International Organization of Securities Commissions

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International Organization of Securities Commissions
IOSCO.gif
Founded 1983
Headquarters Madrid, Spain
Key People David Wright, Secretary General
Products Trade organization
Website http://www.iosco.org/

The International Organization of Securities Commissions (IOSCO) was formed in 1983 as the international "standard setter" for securities markets. While it is without actual authority over its national regulator members, IOSCO has enunciated basic principles that should form the basis for financial market regulation globally. Despite the fact that it is inherently a consensus-seeking organization, IOSCO is currently contemplating whether implementation of IOSCO principles should be a condition for membership.[1] IOSCO's membership regulates more than 90 percent of the world's securities markets. In some circles, IOSCO is considered the world's most important international cooperative forum for securities regulatory agencies. IOSCO members regulate more than 100 jurisdictions.

Along with the Basel Committee on Banking Supervision and the International Association of Insurance Supervisors, it makes up the Joint Forum of International Financial Regulators.

Recent History

  • In September 2012, an IOSCO discussion paper revealed that fewer than half of the interest rates surveyed in the U.S., Europe and Asia were calculated by methods other than by actual transactions in the market. This lack of oversight was previously identified as having allowed traders to manipulate the London Interbank Offer Rate (LIBOR). IOSCO referred to such methodologies as "unclear, not transparent and only rarely subject to specific regulatory standards or obligations."[2] According to the report, up to 80 percent of interest rate benchmarks were compiled by either associations or private entities.
  • In April 2012, IOSCO, along with the Committee on Payment and Settlement Systems (CPSS) published a report on the principles for financial market infrastructures (FMIs). The report contains new and more demanding international standards for payment, clearing and settlement systems, including central counterparties.
  • On March 5, 2012, David Wright began his tenure as secretary-general.
  • In November 2010, IOSCO released a report to the Group of 20 Nations warning about the lack of information on the physical commodities markets. They believe information about these markets is critical for the financial functioning of these markets and for reliable price discovery. [4]
  • In March of 2009, IOSCO said improvements could be made to information available on commodity markets related to futures. In a release, IOSCO recommended that national financial regulators review powers.[5]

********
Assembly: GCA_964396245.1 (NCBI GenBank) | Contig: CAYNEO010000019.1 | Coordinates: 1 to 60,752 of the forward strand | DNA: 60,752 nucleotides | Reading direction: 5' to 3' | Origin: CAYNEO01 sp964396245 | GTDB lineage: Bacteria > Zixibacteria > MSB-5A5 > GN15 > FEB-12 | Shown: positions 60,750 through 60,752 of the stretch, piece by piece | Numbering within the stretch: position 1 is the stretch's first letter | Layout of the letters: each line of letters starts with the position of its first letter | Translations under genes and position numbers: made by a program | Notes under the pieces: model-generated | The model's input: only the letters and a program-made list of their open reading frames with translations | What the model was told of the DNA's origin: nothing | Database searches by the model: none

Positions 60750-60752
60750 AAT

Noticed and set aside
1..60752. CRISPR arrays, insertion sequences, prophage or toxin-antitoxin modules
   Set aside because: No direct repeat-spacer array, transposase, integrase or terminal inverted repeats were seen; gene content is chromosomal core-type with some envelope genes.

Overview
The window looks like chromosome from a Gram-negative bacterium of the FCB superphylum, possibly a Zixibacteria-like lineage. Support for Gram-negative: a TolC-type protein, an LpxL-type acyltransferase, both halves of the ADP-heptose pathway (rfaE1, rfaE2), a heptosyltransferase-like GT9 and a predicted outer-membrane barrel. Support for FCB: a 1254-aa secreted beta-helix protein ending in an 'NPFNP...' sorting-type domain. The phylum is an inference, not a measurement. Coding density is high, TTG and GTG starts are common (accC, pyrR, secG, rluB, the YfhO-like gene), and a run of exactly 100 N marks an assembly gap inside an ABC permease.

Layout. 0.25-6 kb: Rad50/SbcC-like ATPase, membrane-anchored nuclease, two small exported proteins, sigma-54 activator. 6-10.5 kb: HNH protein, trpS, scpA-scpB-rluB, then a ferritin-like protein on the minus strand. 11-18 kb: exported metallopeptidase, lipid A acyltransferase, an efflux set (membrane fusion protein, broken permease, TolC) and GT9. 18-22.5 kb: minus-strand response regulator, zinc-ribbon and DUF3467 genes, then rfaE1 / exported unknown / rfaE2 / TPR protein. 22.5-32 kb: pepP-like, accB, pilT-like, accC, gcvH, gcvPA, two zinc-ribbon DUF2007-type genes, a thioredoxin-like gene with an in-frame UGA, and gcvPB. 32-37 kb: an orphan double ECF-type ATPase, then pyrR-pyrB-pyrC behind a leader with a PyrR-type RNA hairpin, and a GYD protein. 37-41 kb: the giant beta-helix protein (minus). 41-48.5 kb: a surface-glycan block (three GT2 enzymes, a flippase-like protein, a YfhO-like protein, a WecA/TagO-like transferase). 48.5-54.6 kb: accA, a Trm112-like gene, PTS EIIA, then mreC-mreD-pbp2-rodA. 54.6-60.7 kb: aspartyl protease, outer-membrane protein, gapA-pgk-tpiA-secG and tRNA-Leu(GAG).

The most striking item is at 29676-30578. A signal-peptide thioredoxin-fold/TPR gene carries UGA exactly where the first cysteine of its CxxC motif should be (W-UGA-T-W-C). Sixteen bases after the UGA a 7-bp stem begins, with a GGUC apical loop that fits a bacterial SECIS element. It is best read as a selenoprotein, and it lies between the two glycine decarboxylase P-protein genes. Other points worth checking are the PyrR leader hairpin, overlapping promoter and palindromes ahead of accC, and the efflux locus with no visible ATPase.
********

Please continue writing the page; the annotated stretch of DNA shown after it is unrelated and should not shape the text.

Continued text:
• In May of 2008, Nick Sherry, Australia's Minister for Superannuation, met with Greg Tanzer, Secretary General of IOSCO. Sherry and Tanzer discussed issues being faced by market regulators, including the consequences of events in the U.S. subprime mortgage market; IOSCO's re-drafting of its Code of Conduct Fundamentals for credit rating agencies; and trends in the operation and regulation of securities markets.[7]
  • In November 2007, IOSCO published a consultation paper prepared by the technical committee in relation to private equity. The paper had two objectives. First to identify those issues generated by the activity of the private equity industry which potentially create risks that impact on IOSCO's objectives and principles. Second, having identified these relevant issues, it set out the next steps IOSCO proposed to take.[8]
  • In 2005 IOSCO endorsed the IOSCO MOU as the benchmark for international cooperation among securities regulators and set out strategic objectives to expand the network of IOSCO MOU signatories by 2010. IOSCO provides comprehensive technical assistance to its members, in particular those which regulate emerging securities markets.
  • In 2003 the organization endorsed a comprehensive methodology (IOSCO Principles Assessment Methodology) that enables an objective assessment of the level of implementation of the IOSCO Principles in the jurisdictions of its members and the development of practical action plans to correct deficiencies.
  • In 2002 IOSCO adopted a multilateral memorandum of understanding (IOSCO MOU) designed to facilitate cross-border enforcement and exchange of information among the international community of securities regulators.
  • In 1998, IOSCO adopted a comprehensive set of objectives and principles of securities regulation (IOSCO Principles).

Key People

References

  1. "NYSE Euronext Comment Letter - Nov. 26, 2007”. NYSE Euronext.
  2. Libor-Like Manipulation Possible in Other Benchmarks, Iosco Says. Bloomberg.
  3. Changing hats, March 2012. Risk.net.
  4. Regulators extend commodities push. FT.
  5. Regulators Need Better Commodity Information - IOSCO. Reuters.
  6. World Federation of Exchanges States Priorities for 2009. FinanceTech.
  7. International Financial Regulators' Approach To Tax Havens: Minister. Business Spectator.
  8. Private Equity: Final Report. CNBV.